Reasonable Self-Esteem

Reasonable Self-Esteem

Copyright Date: 1996
Pages: 224
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  • Book Info
    Reasonable Self-Esteem
    Book Description:

    Keshen presents a set of guidelines for analysing self-esteem and examines various factors that influence our self-esteem, such as other people's evaluations, comparisons with others, social relationships, and inherent qualities. He asserts that self-esteem not founded on individual achievement leads to a continual search for external supports and is easily shaken when such supports are not found. A key element of Keshen's argument is the idea of egalitarian respect, and he shows how we can integrate this idea into our lives.

    eISBN: 978-0-7735-6579-1
    Subjects: Philosophy

Table of Contents

  1. Front Matter
    (pp. i-vi)
  2. Table of Contents
    (pp. vii-x)
  3. Preface
    (pp. xi-xii)
  4. Acknowledgments
    (pp. xiii-xiv)
    • 1 Self-Esteem and the Reasonable Person
      (pp. 3-19)

      1.1 This chapter constructs a model which I apply in the rest of the book. My model focuses on those experiences in which we feel our self enhanced or diminished, and I shall use the termepisodic selfesteemto refer to such experiences. As I define the concept, episodic self-esteem extends but does not distort our notion of self-esteem as it is ordinarily used.²

      Here are examples of the experiences I mean to capture: (a) Jones feels a momentary glow of self-satisfaction upon making a witty remark at a party; (b) Jones feels ashamed when Adams criticizes him for not...

    • 2 Reflected Reasons
      (pp. 20-34)

      2.1 In order to appraise the impact of others' evaluations on her self-esteem, the Reasonable Person must first, in accord with guideline 2,articulatethe relevant self-esteem experiences. Now this articulation requires that the RP attend to what I call thereflected self-evaluation.

      I say that a person makes or undergoes a reflected self-evaluation if a direct cause of her experiencing a self-esteem feeling is her occurrent belief that some other person has evaluated her in a positive or negative way. The notion of anon-reflected self-evaluation,on the other hand, is defined simply as a self-esteem experience which is...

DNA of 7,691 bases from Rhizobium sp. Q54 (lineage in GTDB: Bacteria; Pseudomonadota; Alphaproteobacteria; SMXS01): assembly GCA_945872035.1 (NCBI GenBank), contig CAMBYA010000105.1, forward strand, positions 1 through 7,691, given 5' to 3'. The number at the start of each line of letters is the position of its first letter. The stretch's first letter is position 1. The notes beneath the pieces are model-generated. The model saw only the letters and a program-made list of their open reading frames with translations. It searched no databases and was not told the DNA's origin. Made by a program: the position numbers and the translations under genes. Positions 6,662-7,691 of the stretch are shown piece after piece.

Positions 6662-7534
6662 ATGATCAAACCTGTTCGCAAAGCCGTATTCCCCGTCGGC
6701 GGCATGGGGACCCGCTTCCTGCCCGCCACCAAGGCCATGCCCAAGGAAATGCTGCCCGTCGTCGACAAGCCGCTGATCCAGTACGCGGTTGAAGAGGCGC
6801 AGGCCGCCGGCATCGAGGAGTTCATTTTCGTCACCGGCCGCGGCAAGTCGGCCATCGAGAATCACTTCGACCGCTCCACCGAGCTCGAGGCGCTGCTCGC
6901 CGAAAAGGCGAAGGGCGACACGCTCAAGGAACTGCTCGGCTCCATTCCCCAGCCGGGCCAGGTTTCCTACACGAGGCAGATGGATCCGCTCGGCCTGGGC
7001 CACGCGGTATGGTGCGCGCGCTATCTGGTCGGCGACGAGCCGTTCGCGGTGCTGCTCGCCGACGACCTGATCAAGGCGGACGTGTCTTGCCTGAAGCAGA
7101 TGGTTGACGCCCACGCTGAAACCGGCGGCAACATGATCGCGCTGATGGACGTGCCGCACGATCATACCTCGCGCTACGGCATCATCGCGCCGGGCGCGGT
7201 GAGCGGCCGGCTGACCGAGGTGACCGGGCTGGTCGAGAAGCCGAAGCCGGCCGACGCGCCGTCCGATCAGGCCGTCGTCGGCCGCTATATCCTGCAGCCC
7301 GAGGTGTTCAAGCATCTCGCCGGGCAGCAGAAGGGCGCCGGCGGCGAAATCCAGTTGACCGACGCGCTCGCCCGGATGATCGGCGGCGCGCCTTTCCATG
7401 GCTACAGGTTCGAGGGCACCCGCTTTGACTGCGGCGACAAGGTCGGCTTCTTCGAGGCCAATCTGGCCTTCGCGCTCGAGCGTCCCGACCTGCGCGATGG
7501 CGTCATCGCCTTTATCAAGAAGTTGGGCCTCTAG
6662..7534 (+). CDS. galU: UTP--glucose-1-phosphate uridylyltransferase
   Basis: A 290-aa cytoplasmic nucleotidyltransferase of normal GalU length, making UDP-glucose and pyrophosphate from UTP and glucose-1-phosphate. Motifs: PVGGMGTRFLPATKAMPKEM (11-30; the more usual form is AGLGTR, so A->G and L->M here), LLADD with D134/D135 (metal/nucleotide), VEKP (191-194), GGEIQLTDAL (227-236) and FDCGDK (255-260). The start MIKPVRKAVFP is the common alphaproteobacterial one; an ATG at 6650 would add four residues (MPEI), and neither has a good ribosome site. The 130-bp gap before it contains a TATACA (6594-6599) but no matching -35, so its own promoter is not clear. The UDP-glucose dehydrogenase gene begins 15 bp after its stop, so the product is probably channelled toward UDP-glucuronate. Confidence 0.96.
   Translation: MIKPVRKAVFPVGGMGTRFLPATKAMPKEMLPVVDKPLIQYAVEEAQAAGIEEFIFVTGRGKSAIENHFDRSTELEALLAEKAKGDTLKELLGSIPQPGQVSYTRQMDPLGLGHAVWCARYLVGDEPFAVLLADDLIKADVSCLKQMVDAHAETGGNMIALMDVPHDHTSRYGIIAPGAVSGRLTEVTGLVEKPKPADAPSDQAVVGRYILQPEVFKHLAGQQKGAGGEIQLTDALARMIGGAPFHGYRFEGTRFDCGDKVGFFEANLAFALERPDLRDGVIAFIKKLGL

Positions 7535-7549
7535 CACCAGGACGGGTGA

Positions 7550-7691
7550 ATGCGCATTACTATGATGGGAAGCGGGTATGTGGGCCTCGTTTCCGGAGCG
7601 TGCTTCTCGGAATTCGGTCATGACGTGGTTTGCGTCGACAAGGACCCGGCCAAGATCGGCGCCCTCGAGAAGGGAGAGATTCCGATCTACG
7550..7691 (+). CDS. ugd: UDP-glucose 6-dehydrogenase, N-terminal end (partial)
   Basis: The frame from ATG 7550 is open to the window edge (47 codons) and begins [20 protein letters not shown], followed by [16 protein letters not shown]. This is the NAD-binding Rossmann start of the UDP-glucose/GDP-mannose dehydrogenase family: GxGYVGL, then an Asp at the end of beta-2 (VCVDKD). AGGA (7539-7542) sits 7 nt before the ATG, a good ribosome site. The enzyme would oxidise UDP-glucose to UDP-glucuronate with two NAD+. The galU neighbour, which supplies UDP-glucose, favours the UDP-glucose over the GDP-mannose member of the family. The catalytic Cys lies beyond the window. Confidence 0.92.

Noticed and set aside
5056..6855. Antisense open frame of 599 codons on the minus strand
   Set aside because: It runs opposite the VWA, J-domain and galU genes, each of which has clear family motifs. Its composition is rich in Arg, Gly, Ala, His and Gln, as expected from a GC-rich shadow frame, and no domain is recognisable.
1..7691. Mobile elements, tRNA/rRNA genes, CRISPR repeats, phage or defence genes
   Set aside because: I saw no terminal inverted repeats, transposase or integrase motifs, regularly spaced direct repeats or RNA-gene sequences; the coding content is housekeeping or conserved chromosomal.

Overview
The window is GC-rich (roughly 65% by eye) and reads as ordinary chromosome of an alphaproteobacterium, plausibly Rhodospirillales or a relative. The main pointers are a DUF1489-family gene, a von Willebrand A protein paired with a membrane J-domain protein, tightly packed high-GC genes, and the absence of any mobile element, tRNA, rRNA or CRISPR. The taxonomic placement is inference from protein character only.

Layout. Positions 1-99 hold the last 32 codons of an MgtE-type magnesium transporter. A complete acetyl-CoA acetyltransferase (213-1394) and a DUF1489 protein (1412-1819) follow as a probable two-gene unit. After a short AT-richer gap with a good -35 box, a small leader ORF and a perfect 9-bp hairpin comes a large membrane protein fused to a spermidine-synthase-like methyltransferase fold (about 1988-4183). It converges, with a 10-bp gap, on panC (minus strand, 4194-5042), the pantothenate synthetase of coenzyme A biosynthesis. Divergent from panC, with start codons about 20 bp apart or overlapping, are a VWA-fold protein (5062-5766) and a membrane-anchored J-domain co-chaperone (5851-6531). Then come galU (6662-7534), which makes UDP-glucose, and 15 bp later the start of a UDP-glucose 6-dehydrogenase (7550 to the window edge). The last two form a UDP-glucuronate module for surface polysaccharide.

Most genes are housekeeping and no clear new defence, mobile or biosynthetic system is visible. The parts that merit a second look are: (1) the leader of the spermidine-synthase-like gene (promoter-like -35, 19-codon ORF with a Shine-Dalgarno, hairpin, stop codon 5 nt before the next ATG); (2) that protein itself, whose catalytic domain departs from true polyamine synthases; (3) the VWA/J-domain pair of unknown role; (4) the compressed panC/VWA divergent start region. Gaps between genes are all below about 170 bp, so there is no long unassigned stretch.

• 3 Competitive Reasons
      (pp. 35-49)

      3.1 Common sense and psychological theory agree that how we compare ourselves to others is important to our self-esteem. Indeed, it is often said, as Malinowski does above, that comparisonsmustpredominate in the way we ground our self-esteem. On the other hand, there is the view, as expressed by Russell, that the better life is one which rises above competitive comparisons. In this chapter, I argue that the Reasonable Person is disposed, through his defining commitment, to undercut competitive self-esteem of a certain kind. In part 2 of the book, we see that this fact about the RP is...

    • 4 Identification Reasons
      (pp. 50-68)

      4.1 In this chapter, I analyse how the Reasonable Person evaluates reasons for self-esteem involving social relationships, in particular, that of group membership. In the course of this chapter and the next, we see one way to interpret Jacob Burckhardt’s important claim² that there is an association between critical scrutiny (“an objective treatment ... of the State and of all the things of this world”) and individuality (“the subjective side asserted itself”).

      In order to articulate how social relationships enter into her selfesteem, the RP must understand what I call theidentification reason. Here are examples of identification reasons: (i)...